At DMN we frequently discuss the power of data to create personalized experiences that take the customer on an unforgettable journey. But what happens when that journey takes them to a fake destination?
This sort of thing is happening more and more — and not just as “deep fake” Internet videos, but in other industries like hospitality, where bad customer experience can sink a restaurant’s reputation in a cutthroat industry with razor-thin profit margins.
A popular, Michelin-starred Thai restaurant in San Francisco named Kin Khao restaurant experienced the consequences of fake pages that falsely advertise they are on Seamless or Grubhub. Owner Pim Techamuanvivit recently answered a call at the restaurant from someone asking where their Seamless delivery was. Surprised, she told the caller that Kim Khao was not on Seamless, and never had been, and in any case never did delivery. Searching the internet, Techamuanvivit found a fraudulent Seamless site for her restaurant, complete with photos, a menu, and an ability to place orders. Further investigation revealed a similar page on Grubhub, and to make matters worse, a fraudulent delivery module on the restaurant’s authentic Yelp page. Then she found her other San Francisco restaurant, Nari, on Doordash.
At first, the suspicion was that a fake kitchen somewhere (“I don’t know, some rat-infested warehouse,” sai Techamuanvivit), but in fact, rather than failing to weed out fraudulent restaurant accounts, it now seems that Grubhub, at least, might have deliberately been adding restaurants with which it had no relationship.
An explanation issued by Grubhub, and reported by SFist.com, was bewildering: “”Kin Khao was one of these restaurants we added to our marketplace for this initiative to include more restaurants on our platform, and unfortunately, we referenced the incorrect menu for this restaurant. As soon as they reached out to us expressing they’d like to be removed and flagged the incorrect menu, we honored the request.”
Kin Khao is not alone. It seems a number of restaurants have been added to delivery platforms without their consent, and have since needed to extricate themselves.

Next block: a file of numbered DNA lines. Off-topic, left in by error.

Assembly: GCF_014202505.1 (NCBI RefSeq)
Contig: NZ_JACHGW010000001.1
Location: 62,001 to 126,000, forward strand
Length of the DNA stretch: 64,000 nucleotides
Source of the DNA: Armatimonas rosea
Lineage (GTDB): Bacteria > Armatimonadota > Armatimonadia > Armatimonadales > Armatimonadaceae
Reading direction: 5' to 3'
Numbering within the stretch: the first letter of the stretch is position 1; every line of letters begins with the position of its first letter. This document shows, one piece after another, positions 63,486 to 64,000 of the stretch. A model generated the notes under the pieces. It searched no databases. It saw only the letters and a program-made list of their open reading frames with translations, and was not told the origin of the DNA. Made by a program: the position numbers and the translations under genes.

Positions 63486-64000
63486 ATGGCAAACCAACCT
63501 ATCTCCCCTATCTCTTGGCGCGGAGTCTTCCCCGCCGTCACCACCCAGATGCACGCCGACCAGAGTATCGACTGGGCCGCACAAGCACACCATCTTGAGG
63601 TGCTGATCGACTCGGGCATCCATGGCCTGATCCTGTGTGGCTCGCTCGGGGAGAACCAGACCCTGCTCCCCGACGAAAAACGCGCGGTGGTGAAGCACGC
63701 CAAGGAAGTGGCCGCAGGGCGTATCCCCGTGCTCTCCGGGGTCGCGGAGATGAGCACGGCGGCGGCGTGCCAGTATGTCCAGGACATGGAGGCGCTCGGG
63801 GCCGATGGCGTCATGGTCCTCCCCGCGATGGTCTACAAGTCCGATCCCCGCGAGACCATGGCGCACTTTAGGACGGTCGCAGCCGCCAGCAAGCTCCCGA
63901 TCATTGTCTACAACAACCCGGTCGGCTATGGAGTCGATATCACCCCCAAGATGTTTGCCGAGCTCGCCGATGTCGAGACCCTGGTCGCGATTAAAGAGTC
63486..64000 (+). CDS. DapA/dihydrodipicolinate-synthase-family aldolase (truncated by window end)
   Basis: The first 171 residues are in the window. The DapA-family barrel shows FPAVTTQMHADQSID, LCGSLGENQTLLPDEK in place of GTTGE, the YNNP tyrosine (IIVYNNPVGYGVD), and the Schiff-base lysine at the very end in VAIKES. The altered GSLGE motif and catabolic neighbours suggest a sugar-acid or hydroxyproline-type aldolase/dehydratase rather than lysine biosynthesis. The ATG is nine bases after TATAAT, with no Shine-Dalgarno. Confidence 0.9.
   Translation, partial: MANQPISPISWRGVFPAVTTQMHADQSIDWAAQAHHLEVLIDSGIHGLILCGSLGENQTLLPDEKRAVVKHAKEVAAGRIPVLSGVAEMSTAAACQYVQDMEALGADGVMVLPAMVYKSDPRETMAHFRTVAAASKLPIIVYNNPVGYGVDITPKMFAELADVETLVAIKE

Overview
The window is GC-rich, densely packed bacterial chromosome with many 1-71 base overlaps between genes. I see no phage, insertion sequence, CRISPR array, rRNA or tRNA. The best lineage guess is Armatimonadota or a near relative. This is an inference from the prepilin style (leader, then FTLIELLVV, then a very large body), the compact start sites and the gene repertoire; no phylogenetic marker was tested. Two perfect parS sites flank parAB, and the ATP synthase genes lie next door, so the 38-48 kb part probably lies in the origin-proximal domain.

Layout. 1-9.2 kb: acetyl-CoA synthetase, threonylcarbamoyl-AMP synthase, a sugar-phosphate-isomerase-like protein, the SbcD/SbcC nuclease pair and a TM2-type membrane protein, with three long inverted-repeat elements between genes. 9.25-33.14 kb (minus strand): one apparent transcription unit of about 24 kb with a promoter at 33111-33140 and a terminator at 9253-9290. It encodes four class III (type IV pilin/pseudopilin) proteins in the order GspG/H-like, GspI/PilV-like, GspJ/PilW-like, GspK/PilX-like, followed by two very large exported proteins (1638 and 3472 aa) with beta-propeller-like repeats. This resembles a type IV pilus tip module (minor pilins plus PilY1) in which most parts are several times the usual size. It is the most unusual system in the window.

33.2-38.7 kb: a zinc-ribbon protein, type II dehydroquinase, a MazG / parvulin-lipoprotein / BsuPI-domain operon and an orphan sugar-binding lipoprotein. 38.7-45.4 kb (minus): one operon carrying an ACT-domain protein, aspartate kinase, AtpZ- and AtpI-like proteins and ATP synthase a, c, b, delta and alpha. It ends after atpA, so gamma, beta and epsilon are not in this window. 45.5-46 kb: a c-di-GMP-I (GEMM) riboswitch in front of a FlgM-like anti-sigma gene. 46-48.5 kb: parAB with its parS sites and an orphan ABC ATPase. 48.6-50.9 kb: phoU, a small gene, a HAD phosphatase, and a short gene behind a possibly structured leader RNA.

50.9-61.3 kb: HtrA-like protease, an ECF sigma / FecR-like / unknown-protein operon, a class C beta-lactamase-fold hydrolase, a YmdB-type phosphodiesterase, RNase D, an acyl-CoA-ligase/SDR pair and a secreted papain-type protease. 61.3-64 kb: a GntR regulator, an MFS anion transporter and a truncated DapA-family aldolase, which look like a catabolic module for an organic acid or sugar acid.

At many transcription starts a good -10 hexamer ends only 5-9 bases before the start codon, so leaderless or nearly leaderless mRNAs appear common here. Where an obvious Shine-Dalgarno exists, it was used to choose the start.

At first, it seemed that Seamless, Grubhub, and Yelp were not taking the responsibility of auditing their sites to remove fake restaurants. If in fact they have been consciously adding restaurants without the restaurant’s knowledge (or participation in the program), as the Grubhub response implies, that’s not much better.
After all, these sites collect — and store — credit card information (they do say they use security measures like encryption). They also collect, of course, location data and other information, and use it to re-target customers.
There’s nothing unusual about any of that when it comes to online transactions, but the revelation that the sites have been hosting fake restaurants, or real restaurants without their owners’ knowledge, can only create a sense of data insecurity for customers.
As technology advances, and there are more digital channels than ever to reach the customer to provide unsurpassed experiences, but there are more opportunities for fraud that must be prevented. Marketers must build into their messaging that they are prepared for when things go wrong, and have a plan to fix them, rather than just expecting to get a free pass.
Techamuanvivit, who also has an acclaimed restaurant in Bangkok, Nahm, is considering legal action.